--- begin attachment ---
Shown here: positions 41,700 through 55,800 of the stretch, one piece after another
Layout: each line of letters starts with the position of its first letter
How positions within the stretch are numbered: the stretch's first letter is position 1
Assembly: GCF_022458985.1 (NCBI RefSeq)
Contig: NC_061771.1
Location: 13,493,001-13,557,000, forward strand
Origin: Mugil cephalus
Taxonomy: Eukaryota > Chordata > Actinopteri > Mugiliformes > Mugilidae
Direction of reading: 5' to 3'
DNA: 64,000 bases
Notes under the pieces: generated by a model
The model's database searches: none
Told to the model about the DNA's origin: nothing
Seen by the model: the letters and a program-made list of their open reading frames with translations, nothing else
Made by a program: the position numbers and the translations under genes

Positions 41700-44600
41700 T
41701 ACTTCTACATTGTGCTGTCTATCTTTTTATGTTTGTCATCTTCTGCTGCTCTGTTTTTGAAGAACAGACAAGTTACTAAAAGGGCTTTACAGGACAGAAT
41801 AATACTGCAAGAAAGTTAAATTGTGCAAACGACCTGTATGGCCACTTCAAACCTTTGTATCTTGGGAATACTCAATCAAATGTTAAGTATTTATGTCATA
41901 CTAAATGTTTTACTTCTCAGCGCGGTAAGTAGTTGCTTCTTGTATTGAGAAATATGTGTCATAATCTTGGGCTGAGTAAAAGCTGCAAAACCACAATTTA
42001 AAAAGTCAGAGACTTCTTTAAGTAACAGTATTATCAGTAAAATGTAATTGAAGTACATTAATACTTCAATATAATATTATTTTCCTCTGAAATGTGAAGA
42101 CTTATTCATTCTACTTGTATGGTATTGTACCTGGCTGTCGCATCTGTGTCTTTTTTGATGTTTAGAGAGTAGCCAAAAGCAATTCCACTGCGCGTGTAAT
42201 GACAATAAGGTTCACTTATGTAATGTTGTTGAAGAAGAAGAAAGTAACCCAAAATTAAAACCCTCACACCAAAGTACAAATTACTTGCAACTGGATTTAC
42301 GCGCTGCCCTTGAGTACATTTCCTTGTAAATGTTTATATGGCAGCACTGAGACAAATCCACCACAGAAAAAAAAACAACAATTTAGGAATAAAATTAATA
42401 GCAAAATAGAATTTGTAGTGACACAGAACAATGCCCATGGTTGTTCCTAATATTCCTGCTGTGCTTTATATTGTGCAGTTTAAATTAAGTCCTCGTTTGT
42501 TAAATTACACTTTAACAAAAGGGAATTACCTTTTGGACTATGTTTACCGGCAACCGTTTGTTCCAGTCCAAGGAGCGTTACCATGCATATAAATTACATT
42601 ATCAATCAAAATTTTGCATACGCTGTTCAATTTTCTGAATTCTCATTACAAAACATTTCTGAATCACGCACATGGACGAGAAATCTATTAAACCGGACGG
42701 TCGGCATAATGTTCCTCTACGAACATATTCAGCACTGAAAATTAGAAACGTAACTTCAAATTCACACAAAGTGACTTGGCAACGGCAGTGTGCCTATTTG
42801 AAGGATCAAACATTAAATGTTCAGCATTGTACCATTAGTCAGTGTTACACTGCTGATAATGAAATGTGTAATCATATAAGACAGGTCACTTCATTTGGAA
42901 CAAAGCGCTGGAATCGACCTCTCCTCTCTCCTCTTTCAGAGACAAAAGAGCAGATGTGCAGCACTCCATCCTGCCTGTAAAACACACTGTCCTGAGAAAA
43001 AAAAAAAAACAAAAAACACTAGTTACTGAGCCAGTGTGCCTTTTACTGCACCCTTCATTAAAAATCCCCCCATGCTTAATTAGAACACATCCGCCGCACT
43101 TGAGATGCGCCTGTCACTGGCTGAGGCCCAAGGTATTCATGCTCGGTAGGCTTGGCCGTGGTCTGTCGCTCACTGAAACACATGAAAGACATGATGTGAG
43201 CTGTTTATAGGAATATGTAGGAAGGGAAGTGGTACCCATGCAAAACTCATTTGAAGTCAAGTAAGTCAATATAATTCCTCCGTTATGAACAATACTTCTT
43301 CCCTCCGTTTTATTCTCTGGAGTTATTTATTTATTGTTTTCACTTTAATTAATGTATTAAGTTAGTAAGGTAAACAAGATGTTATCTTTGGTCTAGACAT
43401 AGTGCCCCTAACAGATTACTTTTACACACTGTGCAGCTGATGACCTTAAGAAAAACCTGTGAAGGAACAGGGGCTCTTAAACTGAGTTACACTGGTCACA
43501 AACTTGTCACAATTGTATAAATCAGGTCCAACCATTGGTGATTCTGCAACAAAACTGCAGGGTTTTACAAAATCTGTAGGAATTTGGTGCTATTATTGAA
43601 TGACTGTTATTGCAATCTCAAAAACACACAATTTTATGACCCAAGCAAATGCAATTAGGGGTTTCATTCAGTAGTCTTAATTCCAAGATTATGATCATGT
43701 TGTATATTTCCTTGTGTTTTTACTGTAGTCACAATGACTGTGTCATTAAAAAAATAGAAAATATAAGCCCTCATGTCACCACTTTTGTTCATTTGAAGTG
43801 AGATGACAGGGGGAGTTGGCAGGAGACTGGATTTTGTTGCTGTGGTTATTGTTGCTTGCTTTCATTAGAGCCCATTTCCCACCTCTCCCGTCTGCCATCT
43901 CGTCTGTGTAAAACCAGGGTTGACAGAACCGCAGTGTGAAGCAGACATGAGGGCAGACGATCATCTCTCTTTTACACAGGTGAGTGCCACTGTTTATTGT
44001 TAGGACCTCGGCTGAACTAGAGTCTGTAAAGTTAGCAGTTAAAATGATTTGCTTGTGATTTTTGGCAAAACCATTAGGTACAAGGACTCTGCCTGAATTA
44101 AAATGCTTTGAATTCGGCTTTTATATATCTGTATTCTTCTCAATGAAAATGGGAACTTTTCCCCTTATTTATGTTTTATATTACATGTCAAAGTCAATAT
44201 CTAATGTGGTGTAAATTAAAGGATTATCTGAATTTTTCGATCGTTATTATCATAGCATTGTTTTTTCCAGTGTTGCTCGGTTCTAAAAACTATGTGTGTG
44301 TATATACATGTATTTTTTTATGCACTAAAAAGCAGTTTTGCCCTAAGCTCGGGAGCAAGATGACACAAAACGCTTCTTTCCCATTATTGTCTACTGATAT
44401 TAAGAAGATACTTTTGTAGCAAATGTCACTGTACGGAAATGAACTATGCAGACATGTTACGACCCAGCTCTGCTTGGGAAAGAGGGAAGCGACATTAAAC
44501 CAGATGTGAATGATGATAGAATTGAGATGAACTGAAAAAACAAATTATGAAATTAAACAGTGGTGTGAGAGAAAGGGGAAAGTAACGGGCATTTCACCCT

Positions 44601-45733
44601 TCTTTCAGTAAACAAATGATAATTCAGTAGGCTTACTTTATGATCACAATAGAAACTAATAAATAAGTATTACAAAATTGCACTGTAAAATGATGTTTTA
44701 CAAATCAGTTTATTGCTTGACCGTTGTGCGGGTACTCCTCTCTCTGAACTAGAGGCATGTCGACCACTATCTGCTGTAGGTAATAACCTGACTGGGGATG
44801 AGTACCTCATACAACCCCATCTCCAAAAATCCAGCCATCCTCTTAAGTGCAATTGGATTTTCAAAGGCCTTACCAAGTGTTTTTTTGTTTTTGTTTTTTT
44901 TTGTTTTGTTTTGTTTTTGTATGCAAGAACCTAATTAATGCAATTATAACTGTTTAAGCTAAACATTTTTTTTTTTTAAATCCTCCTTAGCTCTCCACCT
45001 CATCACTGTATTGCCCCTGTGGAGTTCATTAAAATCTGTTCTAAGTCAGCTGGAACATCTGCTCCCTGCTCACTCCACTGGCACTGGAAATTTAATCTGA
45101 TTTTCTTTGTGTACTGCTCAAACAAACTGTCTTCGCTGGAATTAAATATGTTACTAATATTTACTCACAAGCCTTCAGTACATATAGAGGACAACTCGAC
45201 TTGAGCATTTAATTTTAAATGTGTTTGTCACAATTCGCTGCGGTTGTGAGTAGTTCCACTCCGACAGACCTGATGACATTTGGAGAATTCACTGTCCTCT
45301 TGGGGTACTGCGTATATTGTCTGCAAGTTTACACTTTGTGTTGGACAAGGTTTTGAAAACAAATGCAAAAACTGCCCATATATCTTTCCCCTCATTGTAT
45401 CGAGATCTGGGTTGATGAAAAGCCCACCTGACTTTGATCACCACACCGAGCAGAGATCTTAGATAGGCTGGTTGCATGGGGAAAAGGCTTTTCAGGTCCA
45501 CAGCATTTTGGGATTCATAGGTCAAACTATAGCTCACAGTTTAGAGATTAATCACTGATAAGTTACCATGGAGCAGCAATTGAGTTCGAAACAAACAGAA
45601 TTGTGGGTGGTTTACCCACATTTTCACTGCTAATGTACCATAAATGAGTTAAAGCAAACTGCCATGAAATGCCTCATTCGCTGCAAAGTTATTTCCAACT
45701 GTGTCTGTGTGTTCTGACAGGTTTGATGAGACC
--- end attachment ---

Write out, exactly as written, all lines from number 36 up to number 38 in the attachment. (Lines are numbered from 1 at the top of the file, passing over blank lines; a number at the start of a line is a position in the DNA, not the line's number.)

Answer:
43501 AACTTGTCACAATTGTATAAATCAGGTCCAACCATTGGTGATTCTGCAACAAAACTGCAGGGTTTTACAAAATCTGTAGGAATTTGGTGCTATTATTGAA
43601 TGACTGTTATTGCAATCTCAAAAACACACAATTTTATGACCCAAGCAAATGCAATTAGGGGTTTCATTCAGTAGTCTTAATTCCAAGATTATGATCATGT
43701 TGTATATTTCCTTGTGTTTTTACTGTAGTCACAATGACTGTGTCATTAAAAAAATAGAAAATATAAGCCCTCATGTCACCACTTTTGTTCATTTGAAGTG